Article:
Headline "Catholics, Anglicans discuss reuniting"


#1

This is a good sign.

news.yahoo.com/s/nm/20070220/ts_nm/religion_catholic_anglican_dc_1


#2

Forwarded an article on this topic to a priest friend and this was his response:

Yeah, it’s already old news. To date, it is not official and therefore potentially unreliable in its witness.

That said, there are a host of “minor issues” that would need serious address before such a thing came into being.

  1. What to do with married Bishops. The only Anglican Bishop to date who crossed the Tiber accepted the loss of his Crosier as worthy of the crossing.

  2. What to do with invalidity of orders. Of course, the Holy Father could, in theory, determine by virtue of his office that those who submitted to Rome would by some mechanism, not excluding the possibility of ex opere operato in their making the submission, that their orders would become valid, although the more likely scenario would require the interventions of local ordinaries in passing on apostolic succession.

  3. What to do with the Anglican propinquity for doctrinal and liturgical slipperiness. Doesn’t the Church have enough trouble with recalcitrant Catholic Bishops, clergy and non-juring laity? What we don’t have enough nut-jobs as it is; we need to import more? (Of course, the Anglicans would know what wine to serve with their heresy, something liberal Catholics seem to be incapable of determining.)

  4. What to do with the various BCP’s that each and all would require a massive overhauling to bring into conformity with orthodox Christian belief and practice? This would invariably include the necessity of excising such great Anglican witnesses of saintliness from the Lesser Feasts and Fasts books as Gandhi, etc…

  5. It strikes me as highly improbable that all those low church evangelical Anglicans would willingly put a toe in the Tiber, even if the bank on which they were standing were burning. These are the kinds of people who misguidedly think the Orthodox Church would be the better path. Ten years later, they’re eating kasha and swilling vodka while trying to convince anyone who’ll listen that their great-granddaddy really did play the balalaika at the Battle of Bull Run.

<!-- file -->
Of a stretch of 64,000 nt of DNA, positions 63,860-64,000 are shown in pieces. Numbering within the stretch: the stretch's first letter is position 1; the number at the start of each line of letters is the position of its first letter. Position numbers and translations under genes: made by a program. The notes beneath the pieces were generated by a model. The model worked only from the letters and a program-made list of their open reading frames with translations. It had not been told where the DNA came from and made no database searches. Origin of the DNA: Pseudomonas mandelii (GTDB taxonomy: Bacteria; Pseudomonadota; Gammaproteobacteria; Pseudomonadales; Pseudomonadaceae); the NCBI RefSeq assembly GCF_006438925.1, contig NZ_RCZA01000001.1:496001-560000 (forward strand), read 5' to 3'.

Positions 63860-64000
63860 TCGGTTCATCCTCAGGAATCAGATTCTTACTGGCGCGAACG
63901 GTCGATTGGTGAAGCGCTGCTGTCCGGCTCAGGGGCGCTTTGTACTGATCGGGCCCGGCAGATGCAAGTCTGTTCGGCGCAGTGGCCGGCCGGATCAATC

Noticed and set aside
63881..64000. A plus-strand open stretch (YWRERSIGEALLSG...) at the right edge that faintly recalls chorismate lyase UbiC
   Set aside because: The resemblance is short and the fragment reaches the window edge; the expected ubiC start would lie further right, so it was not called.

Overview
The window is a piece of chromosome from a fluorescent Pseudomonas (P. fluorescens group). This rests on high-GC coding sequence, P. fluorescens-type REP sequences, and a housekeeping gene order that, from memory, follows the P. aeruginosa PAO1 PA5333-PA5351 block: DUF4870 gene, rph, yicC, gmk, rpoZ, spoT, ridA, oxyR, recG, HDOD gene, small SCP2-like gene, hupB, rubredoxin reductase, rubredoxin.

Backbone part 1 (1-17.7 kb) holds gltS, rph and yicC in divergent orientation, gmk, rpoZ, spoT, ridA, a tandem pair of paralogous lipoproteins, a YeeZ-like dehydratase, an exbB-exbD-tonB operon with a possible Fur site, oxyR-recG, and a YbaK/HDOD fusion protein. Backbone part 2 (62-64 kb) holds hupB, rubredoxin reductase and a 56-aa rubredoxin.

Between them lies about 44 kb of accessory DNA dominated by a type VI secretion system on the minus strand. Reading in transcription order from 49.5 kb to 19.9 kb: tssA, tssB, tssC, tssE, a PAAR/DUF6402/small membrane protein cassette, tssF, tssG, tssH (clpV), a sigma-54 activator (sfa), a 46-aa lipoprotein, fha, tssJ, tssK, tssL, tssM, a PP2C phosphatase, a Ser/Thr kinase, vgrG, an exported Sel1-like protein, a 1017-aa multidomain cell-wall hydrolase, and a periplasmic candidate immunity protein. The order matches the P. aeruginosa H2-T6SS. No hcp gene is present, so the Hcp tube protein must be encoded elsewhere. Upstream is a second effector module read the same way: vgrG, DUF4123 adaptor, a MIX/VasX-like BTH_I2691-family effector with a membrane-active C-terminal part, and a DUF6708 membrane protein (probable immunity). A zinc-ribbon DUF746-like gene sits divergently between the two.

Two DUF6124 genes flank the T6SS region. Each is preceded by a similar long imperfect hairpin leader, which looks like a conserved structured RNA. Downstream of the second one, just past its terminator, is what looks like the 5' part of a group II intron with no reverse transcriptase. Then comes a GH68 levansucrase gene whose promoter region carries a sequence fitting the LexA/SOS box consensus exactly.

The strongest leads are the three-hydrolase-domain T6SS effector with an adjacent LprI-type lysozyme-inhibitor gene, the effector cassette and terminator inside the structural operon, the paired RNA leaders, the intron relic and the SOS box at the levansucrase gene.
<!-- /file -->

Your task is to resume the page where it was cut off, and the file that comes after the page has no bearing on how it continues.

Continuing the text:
6. What to do about female ministers? I just can’t see all of the lady priestesses heading for the cloister or willingly laying aside their tailor-made clergy blouses.

  7. What to do with all those French-speaking Latin-idolatrous Traditionalists who insist that the Vatican Council never abrogated the older Mass and that the Pauline Mass is invalid… Oh, heh heh, 'scuse me. Different rant…

  8. What would such a meeting mean for the Anglican/Lutheran accords? If we take back the Anglicans, do we have to take the Lutherans too? Would that mean that the Presbyterians and Methodists were next in line? Of course, the Presbyterians probably know that this is bound to happen.

  9. What to do with all that property. You know, all those Churches that still look ‘churchy’ and would need a massively modernist overhauling to make them look like surreal cubist warehouses praising man’s ability to make even the sublime appear ugly, morbid and spiritually squalid.

  10. What to do about the Bible. These Anglicans don’t even have the whole Old Testament.


#3

[quote=Stephen_C]This is a good sign.
[/quote]

:slight_smile: :thumbsup: :slight_smile:


#4

This particular group has had ongoing discussions for decades. The announcement is simply of an upcoming release of a document by them that tells of waysAnglicans and Catholics can further the discussion and effort.

It is a step. Only a step. In the right direction. Many more steps necessary.


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